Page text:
“Butter is back,” declared The New York Time’s Mark Bittman in March. In 2013, Americans ate an average of 5.6 pounds of butter each — more than in any previous year since the 1970s. Consumption has grown 25 percent in the last decade alone and continues to climb. Industry experts attribute butter’s tremendous growth to two factors: the country’s gastronomic obsession with the quality, purity and preparation of real food, and the growing backlash against trans fats. After decades of dominance, margarine sales have been in a tailspin as research continues to show that the artificial spread may be significantly worse for eaters than natural butter.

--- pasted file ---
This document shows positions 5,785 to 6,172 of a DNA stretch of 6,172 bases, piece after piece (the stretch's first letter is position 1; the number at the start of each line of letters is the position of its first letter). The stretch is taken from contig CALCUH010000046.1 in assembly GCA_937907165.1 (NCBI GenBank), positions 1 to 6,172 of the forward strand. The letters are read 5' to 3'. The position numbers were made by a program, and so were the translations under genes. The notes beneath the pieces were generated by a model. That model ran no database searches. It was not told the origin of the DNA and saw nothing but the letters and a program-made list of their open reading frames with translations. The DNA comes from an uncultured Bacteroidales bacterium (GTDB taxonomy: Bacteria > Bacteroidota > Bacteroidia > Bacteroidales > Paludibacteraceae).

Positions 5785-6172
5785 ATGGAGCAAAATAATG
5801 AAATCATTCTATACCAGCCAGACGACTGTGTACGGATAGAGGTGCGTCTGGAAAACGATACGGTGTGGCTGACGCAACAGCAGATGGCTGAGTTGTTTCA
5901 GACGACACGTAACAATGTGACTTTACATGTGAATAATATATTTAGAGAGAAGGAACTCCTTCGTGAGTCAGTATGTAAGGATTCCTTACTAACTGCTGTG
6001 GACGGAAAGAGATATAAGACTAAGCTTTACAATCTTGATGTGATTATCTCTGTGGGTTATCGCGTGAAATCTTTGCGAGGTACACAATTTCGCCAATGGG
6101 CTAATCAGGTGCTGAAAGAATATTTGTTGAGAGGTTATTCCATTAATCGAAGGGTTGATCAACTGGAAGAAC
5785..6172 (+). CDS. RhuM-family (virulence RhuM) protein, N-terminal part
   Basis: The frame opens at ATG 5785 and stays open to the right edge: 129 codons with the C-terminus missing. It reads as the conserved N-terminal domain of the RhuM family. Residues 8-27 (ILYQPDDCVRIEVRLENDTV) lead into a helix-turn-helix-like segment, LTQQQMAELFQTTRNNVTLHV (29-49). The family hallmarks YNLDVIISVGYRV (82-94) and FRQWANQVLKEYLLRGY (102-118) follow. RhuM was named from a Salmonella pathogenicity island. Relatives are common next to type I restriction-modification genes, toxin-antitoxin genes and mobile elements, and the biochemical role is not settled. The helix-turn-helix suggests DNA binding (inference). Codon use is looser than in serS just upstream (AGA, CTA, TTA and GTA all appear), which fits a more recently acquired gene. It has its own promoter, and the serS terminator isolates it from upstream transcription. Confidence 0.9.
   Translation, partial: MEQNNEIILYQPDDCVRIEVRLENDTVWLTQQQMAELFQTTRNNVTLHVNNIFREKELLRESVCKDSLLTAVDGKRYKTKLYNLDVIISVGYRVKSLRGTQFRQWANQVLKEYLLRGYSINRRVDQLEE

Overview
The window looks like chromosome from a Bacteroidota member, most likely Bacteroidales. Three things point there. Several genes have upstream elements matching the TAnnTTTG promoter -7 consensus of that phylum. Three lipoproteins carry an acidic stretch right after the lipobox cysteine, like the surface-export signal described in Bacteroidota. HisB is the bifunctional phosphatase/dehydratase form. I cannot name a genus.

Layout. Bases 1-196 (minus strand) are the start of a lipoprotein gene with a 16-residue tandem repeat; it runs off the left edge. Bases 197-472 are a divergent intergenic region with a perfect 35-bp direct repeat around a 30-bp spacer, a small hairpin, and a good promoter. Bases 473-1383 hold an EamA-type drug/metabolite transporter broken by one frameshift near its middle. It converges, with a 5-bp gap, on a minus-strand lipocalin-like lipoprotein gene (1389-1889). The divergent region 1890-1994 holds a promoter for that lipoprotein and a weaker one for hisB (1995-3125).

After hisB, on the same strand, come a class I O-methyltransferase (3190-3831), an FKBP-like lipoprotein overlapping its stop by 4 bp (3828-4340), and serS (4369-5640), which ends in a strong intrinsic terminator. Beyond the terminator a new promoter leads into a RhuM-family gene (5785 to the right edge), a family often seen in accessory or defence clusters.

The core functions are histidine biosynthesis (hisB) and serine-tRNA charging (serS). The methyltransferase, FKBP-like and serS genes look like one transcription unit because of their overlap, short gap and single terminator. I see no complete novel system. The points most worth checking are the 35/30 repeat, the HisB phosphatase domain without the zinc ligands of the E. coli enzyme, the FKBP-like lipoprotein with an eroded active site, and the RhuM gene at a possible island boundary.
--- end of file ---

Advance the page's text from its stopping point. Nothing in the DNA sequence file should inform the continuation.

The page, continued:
America’s eating habits are also becoming more epicurean each year. Fully 93 percent of adults say they enjoy going to restaurants — pushing projected restaurant sales to $660.5 billion in 2013. Gastronomy is taking hold at home, too, as “the line between specialty and mainstream foods continues to blur due to the escalating foodie movement,” Food Technology magazine writes. More than half of US adults regularly watch cooking shows; two-thirds purchase specialty foods for everyday home meals; and total sales of specialty foods reached $76.1 billion in 2011.
Although the country is amidst a butter rediscovery, one group remained keenly aware: The world’s most famous chefs have always insisted that butter is key to gourmet dining. These chefs have elevated butter to new levels, crafting unctuous dishes to wow patrons.